that the right hand side of the last equation does not depend on t. Then from (11) above

µ

0j

x+t

=

p

0j

x

1 −t p

0•

x

and integrating both sides gives

_

1

0

µ

0j

x+t

dt =

p

0j

x

p

0•

x

_

−log(1 −p

0•

x

)

_

=

p

0j

x

p

0•

x

_

−log(p

00

x

)

_

24

Copyright 2011 D.C.M. Dickson, M.R.Hardy, H.R. Waters

Note that the decrement j independent survival probability is

p

j

x

= e

−

1

0

µ

0j

x+t

dt

and substituting for the exponent, we have

p

j

x

=

_

p

00

x

_

(p

0j

x

/p

0•

x )

(12)

So, given the table of dependent rates of exit, p

0j

x

, we can calculate the associated independent

rates, under the assumption of UDD in the MDT.

Constant forces of transition

Interestingly, the relationship between dependent and independent rates under the constant

force fractional age assumption is exactly that in equation (12). From Equation (10) we have

µ

0j

(x) = µ

0•

(x)

p

0j

x

p

0•

x

,

so

p

j

x

= e

−µ

0j

(x)

=

_

e

−µ

0•

(x)

_

(p

0j

x

/p

0•

x )

=

_

p

00

x

_

(p

0j

x

/p

0•

x )

.

Example SN3.3

Calculate the independent 1-year exit probabilities for each decrement for ages 40-50, using

Table 1 above. Assume uniform distribution of decrements in the multiple decrement model.

Solution to Example SN3.3

The results are given in Table 2.

You might notice that the independent rates are greater than the dependent rates in all cases.

This will always be true, as the eﬀect of exposure to multiple forces of decrement must reduce

the probability of exit by each individual mode, compared with the probability when only a

single force of exit is present.

Now suppose we know the independent rates, and wish to construct the table of dependent

rates.

UDD in the MDT

We can rearrange equation (12) to give

p

0j

x

=

log p

j

x

log p

00

x

p

0•

x

(13)

25

Copyright 2011 D.C.M. Dickson, M.R.Hardy, H.R. Waters

x q

1

x

q

2

x

q

3

x

40 0.000523 0.047863 0.000451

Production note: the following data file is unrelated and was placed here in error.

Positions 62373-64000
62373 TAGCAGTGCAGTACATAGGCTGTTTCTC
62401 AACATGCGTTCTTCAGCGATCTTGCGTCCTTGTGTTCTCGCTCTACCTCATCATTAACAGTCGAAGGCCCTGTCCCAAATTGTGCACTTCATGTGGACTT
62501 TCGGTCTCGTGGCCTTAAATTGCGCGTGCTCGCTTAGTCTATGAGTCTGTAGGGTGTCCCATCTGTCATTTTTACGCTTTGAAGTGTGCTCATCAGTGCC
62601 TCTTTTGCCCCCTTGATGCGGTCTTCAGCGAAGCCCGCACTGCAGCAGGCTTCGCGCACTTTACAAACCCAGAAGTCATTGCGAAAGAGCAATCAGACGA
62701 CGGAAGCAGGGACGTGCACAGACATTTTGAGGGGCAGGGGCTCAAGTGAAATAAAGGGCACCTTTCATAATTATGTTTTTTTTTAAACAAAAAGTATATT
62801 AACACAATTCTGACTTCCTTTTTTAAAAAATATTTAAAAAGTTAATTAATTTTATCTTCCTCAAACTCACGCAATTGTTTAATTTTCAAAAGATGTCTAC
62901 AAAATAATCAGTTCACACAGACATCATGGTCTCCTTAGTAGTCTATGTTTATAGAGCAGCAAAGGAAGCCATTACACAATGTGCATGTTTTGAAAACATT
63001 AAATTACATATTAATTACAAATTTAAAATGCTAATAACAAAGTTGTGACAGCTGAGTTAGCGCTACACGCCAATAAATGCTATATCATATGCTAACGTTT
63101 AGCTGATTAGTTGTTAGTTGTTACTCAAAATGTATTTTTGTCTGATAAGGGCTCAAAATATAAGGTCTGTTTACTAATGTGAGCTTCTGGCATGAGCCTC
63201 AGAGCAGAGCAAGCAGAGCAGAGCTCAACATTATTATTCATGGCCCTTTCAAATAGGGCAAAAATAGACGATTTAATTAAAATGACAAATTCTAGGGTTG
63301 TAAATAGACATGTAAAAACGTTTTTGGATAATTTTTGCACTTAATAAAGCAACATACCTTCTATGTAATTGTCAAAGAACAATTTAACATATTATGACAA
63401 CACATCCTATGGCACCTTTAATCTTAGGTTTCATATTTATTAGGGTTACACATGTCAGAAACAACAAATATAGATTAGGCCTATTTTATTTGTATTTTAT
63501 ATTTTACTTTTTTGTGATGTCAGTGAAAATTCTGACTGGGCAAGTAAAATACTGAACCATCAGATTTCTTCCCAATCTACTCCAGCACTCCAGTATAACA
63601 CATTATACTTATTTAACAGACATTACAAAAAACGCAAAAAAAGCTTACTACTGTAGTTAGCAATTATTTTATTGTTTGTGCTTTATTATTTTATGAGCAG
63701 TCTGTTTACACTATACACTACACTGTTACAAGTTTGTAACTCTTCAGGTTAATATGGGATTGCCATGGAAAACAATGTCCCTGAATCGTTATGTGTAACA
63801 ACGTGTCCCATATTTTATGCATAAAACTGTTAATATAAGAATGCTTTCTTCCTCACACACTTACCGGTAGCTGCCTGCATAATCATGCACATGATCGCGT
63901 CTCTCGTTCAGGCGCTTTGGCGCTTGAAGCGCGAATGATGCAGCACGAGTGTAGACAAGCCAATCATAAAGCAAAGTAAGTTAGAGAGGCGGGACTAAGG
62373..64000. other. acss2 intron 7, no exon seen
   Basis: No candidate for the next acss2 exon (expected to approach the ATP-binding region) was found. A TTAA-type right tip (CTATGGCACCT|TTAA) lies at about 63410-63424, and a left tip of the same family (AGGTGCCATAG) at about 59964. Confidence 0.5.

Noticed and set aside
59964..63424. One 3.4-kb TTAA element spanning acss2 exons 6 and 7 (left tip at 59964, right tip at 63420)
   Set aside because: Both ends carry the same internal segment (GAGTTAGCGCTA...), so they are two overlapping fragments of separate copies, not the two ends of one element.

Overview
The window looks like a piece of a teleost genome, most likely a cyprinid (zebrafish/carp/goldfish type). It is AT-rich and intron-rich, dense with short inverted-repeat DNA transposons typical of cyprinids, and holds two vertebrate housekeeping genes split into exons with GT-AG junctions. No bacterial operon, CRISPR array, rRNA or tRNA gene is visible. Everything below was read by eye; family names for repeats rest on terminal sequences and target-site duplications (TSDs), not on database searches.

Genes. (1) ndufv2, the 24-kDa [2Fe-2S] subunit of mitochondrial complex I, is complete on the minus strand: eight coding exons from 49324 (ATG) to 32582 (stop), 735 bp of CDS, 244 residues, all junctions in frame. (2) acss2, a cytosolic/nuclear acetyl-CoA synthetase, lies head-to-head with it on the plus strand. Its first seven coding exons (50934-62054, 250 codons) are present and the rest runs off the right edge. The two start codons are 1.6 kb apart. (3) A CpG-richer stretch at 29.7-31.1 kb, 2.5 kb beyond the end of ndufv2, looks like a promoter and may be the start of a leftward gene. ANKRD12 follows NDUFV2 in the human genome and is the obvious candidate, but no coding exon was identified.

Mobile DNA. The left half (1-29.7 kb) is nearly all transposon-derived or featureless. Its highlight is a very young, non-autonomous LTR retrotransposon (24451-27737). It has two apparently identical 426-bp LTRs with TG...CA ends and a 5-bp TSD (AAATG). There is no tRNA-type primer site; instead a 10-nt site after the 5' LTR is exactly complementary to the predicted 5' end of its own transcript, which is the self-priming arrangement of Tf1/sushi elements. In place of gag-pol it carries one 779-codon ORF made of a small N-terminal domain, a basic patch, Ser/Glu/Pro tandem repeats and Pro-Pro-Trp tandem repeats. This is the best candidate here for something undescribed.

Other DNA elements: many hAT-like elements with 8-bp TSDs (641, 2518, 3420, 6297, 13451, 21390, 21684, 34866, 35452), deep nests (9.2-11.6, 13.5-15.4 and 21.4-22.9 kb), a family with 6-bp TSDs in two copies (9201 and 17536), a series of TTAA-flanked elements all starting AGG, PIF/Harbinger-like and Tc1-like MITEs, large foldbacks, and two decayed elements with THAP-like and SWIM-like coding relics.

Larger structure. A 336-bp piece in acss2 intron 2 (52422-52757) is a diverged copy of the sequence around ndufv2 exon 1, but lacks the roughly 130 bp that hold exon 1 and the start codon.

41 0.000560 0.047607 0.000506

42 0.000600 0.047190 0.000566

43 0.000642 0.046590 0.000630

44 0.000687 0.045795 0.000699

45 0.000733 0.044771 0.000773

46 0.000782 0.043493 0.000851

47 0.000819 0.041947 0.000933

48 0.000870 0.040128 0.001005

49 0.000907 0.038004 0.001079

50 0.000944 0.035589 0.001139

Table 2: Independent rates of exit for the MDT in Table 1, assuming UDD in the multiple

decrement table.

In order to apply this, we use the fact that the product of the independent survival probabilities

gives the dependent survival probability, as

n

j=1

t

p

j

x

=

n

j=1

exp

_

−

_

t

0

µ

0j

x+r

dr

_

= exp

_

−

_

t

0

n

j=1

µ

0j

x+r

dr

_

=

t

p

00

x

Constant transition forces

Equation (13) also applies under the constant force assumption.

UDD in the independent models

If we assume a uniform distribution of decrement in each of the independent models, the result

will be slightly diﬀerent from the assumption of UDD in the multiple decrement model.

The assumption now is that for each decrement j, and for integer x, 0 ≤ t ≤ 1,

t

q

j

x

= t q

j

x

⇒

t

p

j

x

µ

0j

x+t

= q

j

x

.

Then

p

0j

x

=

_

1

0

t

p

00

x

µ

0j

x+t

dt =

_

1

0

t

p

1

x

t

p

2

x

...

t

p

n

x

µ

0j

x+t

dt.

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Copyright 2011 D.C.M. Dickson, M.R.Hardy, H.R. Waters

Extract

t

p

j

x

µ

0j

x+t

= q

j

x

to give

p

0j

x

= q

j

x

_

1

0

n

k=1,k=j

t

p

j

x

dt

= q

j

x

_

1

0

n

k=1,k=j

_

1 −t q

k

x

)

_

dt.

The integrand here is just a polynomial in t, so for example, if there are two decrements, we

have

p

01

x

= q

1

x

_

1

0

_

1 −t q

2

x

)

_

dt

= = q

1

x

_

1 −

1

2

q

2

x

_

and similarly for p

02

x

.

Exercise: Show that with three decrements, under the assumption of UDD in each of the